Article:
My report on the rally is featured in the August edition of Canadian Biker magazine. If you like what you read, join us next summer.

I can be your 972nd new best friend.

Riding the Time Machine


Going back to Africa. Twin.

Here’s a trivia question for you. Who makes…

Electric crotch-rockets that’ll rip the arms off wannabe boy-racers.


Run-of-the-mill lawnmowers (or should I say, “garden variety”?)


A robot dude.


Totally awesome private passenger jets.


Did you guess “Honda”? I bet you did.

But, who creates all that…plus a time machine?

Yep: Honda again.

They call it the 2017 CRF1000L Africa Twin.


Set the dial to 1986…

In 1986, Honda developed the NXR750 Africa Twin and kicked ASS in the Paris-Dakar for four years. Then they pumped out thousands of units of two successive production models between 1988 and 2003. And Soichiro Honda nodded, and proclaimed it good.

1988 RD03 – Source: Bennetts
1990 RD04 – Source: Bennetts

But production halted, and then the people did lament. In response, Honda produced the XR650L…and then the people did lament. To be honest, they lamented pretty loudly.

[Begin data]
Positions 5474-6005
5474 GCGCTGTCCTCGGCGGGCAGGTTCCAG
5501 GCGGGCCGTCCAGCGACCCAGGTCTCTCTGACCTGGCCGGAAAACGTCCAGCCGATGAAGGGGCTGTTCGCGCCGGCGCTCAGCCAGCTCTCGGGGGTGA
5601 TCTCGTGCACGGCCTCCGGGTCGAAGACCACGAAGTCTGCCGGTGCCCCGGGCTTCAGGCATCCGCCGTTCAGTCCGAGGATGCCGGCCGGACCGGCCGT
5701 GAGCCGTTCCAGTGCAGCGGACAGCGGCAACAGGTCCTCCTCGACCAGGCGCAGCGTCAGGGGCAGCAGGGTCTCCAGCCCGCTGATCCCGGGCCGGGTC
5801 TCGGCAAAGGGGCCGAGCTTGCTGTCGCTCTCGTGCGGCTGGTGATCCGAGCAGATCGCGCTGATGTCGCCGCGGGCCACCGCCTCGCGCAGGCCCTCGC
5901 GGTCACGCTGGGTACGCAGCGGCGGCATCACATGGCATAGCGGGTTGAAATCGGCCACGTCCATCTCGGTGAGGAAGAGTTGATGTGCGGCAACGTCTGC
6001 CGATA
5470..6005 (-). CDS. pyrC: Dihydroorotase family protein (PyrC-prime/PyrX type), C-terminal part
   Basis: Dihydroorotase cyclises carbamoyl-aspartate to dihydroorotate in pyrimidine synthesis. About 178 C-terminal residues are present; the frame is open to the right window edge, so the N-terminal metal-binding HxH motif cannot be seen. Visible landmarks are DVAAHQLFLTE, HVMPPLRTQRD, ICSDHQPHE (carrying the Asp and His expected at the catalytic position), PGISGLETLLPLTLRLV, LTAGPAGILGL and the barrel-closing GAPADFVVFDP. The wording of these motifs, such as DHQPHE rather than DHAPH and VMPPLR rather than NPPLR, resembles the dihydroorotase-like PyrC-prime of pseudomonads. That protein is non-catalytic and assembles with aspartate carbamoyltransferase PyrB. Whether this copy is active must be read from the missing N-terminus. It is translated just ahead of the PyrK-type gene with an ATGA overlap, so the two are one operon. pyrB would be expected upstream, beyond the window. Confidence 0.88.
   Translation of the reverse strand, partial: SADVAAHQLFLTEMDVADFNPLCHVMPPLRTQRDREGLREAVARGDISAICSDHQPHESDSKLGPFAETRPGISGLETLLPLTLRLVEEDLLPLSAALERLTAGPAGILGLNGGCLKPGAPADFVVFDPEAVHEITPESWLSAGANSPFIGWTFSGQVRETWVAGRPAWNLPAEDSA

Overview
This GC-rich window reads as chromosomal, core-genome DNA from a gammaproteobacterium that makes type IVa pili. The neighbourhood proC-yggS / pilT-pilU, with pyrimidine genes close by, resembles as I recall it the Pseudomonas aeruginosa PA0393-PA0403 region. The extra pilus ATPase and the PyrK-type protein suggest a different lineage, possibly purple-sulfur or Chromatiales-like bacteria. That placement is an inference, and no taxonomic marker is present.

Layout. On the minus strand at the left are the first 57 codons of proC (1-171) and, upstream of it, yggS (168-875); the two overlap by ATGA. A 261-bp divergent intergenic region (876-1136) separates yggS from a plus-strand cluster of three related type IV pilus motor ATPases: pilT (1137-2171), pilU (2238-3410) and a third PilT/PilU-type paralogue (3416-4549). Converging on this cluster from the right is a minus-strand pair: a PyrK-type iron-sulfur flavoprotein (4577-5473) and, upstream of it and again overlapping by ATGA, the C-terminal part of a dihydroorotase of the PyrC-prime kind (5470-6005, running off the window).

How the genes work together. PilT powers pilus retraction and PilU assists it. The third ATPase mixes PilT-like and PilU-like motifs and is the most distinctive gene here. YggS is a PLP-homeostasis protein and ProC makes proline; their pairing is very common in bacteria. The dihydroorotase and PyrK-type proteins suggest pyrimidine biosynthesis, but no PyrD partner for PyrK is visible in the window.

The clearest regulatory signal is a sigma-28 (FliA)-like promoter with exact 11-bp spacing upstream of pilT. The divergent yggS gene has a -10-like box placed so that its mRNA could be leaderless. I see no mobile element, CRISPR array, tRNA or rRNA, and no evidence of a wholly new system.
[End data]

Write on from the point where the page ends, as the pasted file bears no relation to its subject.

Enter the XR650R, multiple Baja champion. Joy returned to the people, but Honda forgot the electric start and the street registration. Still the people were joyful. But Honda inexplicably halted production in 2008.

2006 XR650R – Source: MotoUSA.com

It was a crisis of Biblical proportions…so Honda built a time machine: the CRF1000L Africa Twin.

And they’ve been preaching to the adventure crowd for a couple years already, proclaiming this bike the second coming of the legendary twin-cylinder competitor from last century. Honda has high hopes for this bike: it’s the iconic, “halo” product for their underwhelming adventure range. (Oops…did I say “underwhelming” out loud?)

So I rode one.

We match. Must mean I need one.

The DCT version I saddled up boasts a pair of electronically-controlled clutches. That means it can shift gears automatically – but it’s not actually an automatic. It just doesn’t need any help from your clutch hand or your left foot.

One clutch operates 1, 3rd and 5th gears; the other manages 2nd, 4th and 6th. When first gear is spinning your wheel, second is actually spinning as well – but its clutch is disengaged. When you let the bike shift – or when you choose the Manual option and flick the finger paddle on the left handlebar pod – the second clutch engages, clicking the bike into second gear in a fraction of the time you could do the same. It also spins up third gear, ready to go for the next upshift. It’s pretty slick. And pretty darn smooth.